Not so invincible

Phillip Bounds reviews Paul Virilio, 'Desert screen: war at the speed of light', Continuum, 2002, pp148, £12.99

Like Jean Baudrillard, a thinker with whom he has much in common, Paul Virilio is a modish French academic who sees industrial civilisation as a sort of apocalypse in waiting. Nearly 30 years as director of the Ecole Speciale d'Architecture in Paris has done nothing to deepen his faith in human creativity. Gazing out at a world of satellites, aeroplanes and televisions, he comes to only one conclusion - we are all the "consenting victims" of the machinery that will destroy us.

Virilio blames most of our problems on what cultural theorists call "time-space compression". He insists that the distinguishing feature of modern culture is the ability to traverse vast areas of space in very short periods. This can either be done literally (by jumping in a car, train or plane) or purely at the perceptual level (by using electronic media to beam images from thousands of miles away into our domestic spaces).

The problem with this culture is that it alienates us from the places in which we live, blunts our curiosity and makes us immune to regional loyalties. And with the disappearance of regional loyalties goes the weakening of all those collective ties (eg, of class, race and gender) which tend to go with them. Virilio evidently sees the modern human as little more than a perpetually moving atom, obsessed with speed and incapable of working in groups. Desert screen is Virilio's attempt to extend his critique of space-time compression to the sphere of warfare. Consisting of a series of articles which Virilio contributed to the French press at the time of the first Gulf War, its implicit premise is that US imperialism has now achieved an unassailable position both at home and abroad. The sources of its unprecedented power are: (1) the surveillance technology which conveys military information across the world in the blink of an eye; and (2) the military hardware which enables the USA and its allies to target enemy action with unerring speed and precision.

Within seconds of an enemy commander issuing a hostile order (or even when preparatory movements of troops and weapons give a clear indication of what the order is likely to be), Washington will have heard about it and authorised a crushing response. As we saw on the opening night of the recent conflict, it is not even possible for Saddam Hussein to visit a Baghdad restaurant without having a cruise missile served up as his hors d'oeuvres - or so it was claimed.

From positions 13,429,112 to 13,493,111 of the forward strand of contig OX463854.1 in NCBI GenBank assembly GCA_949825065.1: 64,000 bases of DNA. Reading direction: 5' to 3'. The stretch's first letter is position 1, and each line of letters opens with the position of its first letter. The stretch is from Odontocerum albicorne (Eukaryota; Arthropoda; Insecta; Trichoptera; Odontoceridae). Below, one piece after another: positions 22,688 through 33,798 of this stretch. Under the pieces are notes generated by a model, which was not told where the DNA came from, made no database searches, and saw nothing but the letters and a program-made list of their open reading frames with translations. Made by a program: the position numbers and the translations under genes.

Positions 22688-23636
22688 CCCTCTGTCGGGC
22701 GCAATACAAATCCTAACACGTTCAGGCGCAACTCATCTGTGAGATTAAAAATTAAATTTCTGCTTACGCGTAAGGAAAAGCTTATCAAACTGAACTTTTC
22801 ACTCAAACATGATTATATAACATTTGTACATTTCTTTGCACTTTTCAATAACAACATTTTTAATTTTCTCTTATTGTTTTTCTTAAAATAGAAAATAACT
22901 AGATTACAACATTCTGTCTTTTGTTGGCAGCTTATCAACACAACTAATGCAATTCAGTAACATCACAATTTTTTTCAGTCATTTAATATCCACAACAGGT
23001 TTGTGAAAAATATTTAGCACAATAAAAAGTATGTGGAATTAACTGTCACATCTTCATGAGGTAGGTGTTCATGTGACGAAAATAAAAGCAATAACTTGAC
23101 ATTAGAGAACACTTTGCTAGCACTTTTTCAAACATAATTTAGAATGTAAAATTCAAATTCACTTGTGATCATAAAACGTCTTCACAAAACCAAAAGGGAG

Virilio also argues that the ability to crush opposition abroad is matched by a new power of bewitching opinion at home. In a culture of "global video production" in which Ted Turner is the "big boss", it is not only the military elite which has images of conflict beamed to it in real time - it is also the millions of viewers for whom TV is the primary source of information. Virilio's point is that instantaneous broadcasting is the enemy of democracy. Sucked into a televisual universe in which cities are bombed before our very eyes, we lose the ability to say j'accuse and become entirely seduced by the spectacle of absolute power.

There are several obvious objections to this counsel of despair. The most important is that modern surveillance technology is by no means as omniscient as Virilio implies. For all the satellites that have spied on Iraq over the last 20 years, no one was able to tell us where Saddam kept his weapons of mass destruction - assuming they existed. And no one can tell us today where Saddam himself is.

Nor is it the case that advanced weapons always confer total power on the countries which possess them. If the USA is indeed to impose its will on the various 'rogue states' in Asia and the Middle East, it will have to commit itself to an endless round of air attacks, ground invasions and military occupations. As Niall Ferguson and others have pointed out, it is most unlikely that the American electorate, raised on a diet of fast food and trash TV, would be willing to tolerate this state of affairs for very long. Instead of lolling uncritically in front of instantaneous broadcasts from the battle front, they would be just as likely to recoil from what they saw and adopt a militant isolationism.

Virilio's admirers would probably claim that his work is a form of science fiction, warning us about what might happen if modern trends are allowed to continue. No doubt this is true, but overestimating the power of the western states is a dangerous business. If imperialism is not exactly a paper tiger, it is still a lot less invincible than this interesting book would have us believe.